This weekend’s round of the Mitre 10 Cup is focused on promoting awareness of mental health to help address New Zealand’s high rates of mental illness and reduce the stigma associated with getting help, ahead of New Zealand Mental Health Awareness Week next week, 9-15 October.

Earlier this year New Zealand Rugby (NZR) launched the www.headfirst.co.nz website and social media campaign that offers players, parents, coaches, referees, volunteers and supporters a resource to get information about mental fitness, mental health and wellbeing.

Kicking off tonight with the Canterbury v Taranaki Ranfurly Shield match, all Mitre 10 Cup games will have Head First signage on the playing field and Angus Ta'avao (Taranaki) Ryan Tongia (Southland), Ryan Coxon (Tasman) Dan Bowden (Auckland) and Bryn Hall (North Harbour) will be stepping up as spokespeople for the campaign via their team’s social media channels.

NZR Education Manager, Dr Nathan Price, said New Zealand has sobering statistics around mental health and our youth suicide rate is one of the highest in the OECD.

“Rugby is in a unique position to contribute to the conversation around mental health and wellbeing. There is a perception that rugby players are tough and asking for help is a sign of weakness. Our campaign is explicitly about breaking that down. Asking for help is actually incredibly courageous and very tough.

“We can help to shift perceptions by asking rugby players to talk about these issues and show people who look up to them that mental health and wellbeing are best dealt with by being open and seeking help.

“This campaign is especially important for rugby because we work with a number of high risk groups. A large number of rugby players are young men. 75 percent of mental health issues start before the age of 25 and the male suicide rate is 19 per 100,000 compared to the female rate of 6 per 100,000.

“Our aim is to get the Head First website and resources in front of as many within the rugby community as possible. Breaking down the stigma associated with mental health and getting people talking about it is the first step in tackling the problem.”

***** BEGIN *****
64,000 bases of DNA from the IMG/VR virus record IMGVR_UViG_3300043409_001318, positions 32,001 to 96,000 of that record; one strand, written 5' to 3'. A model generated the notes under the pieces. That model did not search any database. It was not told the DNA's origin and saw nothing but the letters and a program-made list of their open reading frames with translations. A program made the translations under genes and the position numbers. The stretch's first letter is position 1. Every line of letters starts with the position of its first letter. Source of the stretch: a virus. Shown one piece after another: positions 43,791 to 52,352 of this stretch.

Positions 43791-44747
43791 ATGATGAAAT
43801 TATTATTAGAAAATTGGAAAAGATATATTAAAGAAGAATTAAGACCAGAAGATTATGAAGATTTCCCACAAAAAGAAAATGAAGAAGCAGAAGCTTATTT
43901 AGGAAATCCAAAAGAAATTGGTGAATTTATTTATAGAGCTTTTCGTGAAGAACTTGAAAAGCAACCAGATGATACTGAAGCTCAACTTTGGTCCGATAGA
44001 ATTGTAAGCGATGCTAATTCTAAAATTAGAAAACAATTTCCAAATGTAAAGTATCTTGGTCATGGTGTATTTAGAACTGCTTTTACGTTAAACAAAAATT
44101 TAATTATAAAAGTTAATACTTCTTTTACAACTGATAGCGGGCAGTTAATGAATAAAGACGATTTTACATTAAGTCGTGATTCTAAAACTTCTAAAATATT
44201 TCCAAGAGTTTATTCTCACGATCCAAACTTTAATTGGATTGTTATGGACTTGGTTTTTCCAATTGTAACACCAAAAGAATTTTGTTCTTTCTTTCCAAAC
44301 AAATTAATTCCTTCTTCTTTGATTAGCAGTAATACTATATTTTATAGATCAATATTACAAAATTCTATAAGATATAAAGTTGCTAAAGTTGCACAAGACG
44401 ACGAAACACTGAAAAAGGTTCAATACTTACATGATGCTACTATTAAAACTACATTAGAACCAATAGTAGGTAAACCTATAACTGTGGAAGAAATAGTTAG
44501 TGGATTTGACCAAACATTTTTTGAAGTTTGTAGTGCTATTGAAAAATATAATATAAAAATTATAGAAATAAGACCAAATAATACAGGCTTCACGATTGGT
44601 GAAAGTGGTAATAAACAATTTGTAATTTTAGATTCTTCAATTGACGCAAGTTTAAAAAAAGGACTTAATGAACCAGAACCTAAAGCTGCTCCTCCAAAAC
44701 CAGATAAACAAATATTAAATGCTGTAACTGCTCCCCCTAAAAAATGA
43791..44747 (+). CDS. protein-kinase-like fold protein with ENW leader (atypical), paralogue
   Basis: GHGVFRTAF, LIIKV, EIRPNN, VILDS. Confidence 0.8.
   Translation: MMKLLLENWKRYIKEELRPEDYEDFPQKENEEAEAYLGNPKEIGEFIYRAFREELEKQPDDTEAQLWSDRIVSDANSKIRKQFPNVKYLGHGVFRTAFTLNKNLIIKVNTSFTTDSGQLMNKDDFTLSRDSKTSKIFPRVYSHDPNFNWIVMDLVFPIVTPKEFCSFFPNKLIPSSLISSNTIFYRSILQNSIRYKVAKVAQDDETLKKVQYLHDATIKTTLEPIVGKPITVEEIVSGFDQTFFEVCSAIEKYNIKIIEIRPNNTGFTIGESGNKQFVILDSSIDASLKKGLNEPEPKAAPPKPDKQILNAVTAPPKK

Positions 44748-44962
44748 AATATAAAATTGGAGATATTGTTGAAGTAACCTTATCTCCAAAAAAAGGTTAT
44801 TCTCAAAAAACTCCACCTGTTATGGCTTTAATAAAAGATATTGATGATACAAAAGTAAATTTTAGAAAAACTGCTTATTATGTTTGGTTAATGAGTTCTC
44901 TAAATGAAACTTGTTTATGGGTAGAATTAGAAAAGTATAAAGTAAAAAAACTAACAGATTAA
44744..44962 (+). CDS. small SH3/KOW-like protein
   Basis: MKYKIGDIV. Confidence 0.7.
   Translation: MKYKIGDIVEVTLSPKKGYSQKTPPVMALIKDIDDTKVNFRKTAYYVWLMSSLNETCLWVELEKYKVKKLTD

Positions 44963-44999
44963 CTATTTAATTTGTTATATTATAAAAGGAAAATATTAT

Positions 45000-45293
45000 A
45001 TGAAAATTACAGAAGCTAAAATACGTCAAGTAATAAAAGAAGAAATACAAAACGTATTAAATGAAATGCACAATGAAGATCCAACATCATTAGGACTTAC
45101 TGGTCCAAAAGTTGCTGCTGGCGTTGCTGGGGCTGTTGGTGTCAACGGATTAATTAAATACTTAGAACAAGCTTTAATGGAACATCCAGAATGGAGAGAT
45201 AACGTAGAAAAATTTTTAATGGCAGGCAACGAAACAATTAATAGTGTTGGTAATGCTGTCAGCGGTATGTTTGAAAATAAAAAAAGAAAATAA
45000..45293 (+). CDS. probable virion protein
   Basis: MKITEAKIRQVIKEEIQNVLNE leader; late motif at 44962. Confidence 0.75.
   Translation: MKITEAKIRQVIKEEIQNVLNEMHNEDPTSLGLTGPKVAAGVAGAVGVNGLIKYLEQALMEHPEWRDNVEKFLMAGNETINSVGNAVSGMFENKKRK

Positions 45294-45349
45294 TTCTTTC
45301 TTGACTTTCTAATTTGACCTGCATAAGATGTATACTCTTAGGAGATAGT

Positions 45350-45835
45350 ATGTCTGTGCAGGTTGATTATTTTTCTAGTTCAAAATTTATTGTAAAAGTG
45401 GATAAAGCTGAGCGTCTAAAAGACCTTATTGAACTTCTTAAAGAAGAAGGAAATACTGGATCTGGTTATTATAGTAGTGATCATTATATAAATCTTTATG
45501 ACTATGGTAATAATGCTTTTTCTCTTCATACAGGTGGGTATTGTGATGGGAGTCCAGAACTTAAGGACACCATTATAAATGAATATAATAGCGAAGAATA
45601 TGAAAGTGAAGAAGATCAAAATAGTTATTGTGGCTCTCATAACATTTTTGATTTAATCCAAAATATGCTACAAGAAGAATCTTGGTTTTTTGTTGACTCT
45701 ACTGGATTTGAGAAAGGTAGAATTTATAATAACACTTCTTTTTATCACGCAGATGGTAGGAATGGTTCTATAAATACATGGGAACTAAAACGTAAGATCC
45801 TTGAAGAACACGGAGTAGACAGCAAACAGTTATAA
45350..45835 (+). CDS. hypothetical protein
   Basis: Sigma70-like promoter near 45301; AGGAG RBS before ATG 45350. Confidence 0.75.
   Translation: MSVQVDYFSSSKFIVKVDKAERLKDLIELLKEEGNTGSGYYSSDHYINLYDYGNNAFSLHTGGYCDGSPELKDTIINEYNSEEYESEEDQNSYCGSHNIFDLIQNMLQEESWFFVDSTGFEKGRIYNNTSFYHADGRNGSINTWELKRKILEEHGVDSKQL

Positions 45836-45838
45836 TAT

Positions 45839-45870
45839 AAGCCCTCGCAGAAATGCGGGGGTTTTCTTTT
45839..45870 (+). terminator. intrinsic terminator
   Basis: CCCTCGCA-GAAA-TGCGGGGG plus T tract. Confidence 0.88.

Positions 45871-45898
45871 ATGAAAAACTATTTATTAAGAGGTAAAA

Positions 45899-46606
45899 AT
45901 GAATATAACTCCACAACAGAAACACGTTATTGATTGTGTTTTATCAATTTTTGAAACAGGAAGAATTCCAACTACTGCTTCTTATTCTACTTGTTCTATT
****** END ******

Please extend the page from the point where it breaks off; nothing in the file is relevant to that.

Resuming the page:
Mental Health Foundation CE, Shaun Robinson, says it’s great to see New Zealand Rugby helping to break down the stigma around seeking help.

“Asking for help is one of the bravest things anyone can do. When people open up they find that friends, whānau and team mates are in their corner and are more than willing to support them. Having those courageous conversations undoubtedly saves lives.”

Southland Stag winger, Ryan Tongia, says he’s grateful to be able to help raise awareness of mental health and support Head First.

“Mental health is a key part in our overall health, and it's something that isn't developed or discussed enough. Mental health to me is a state of well-being, which allows me to realise my emotions at the present time and ability to perform while feeling a particular way. It also allows me to cope with the normal stresses of life. “One in five New Zealanders will suffer from some form of stress, anxiety or depression in any year, we also have one of the highest suicide rates in the world and the statistics are particularly bad for our Maori and Pacific men. The rugby community is no different in terms of these statistics so let’s talk about it. If I can help raise awareness and encourage other young players both female and male to talk about their issues and worries or their emotions, then hopefully that's what this does.”

Mental health is a key part in our overall health, and it's something that isn't developed or discussed enough. Mental health to me is a state of well-being, which allows me to realise my emotions at the present time and ability to perform while feeling a particular way. It also allows me to cope with the normal stresses of life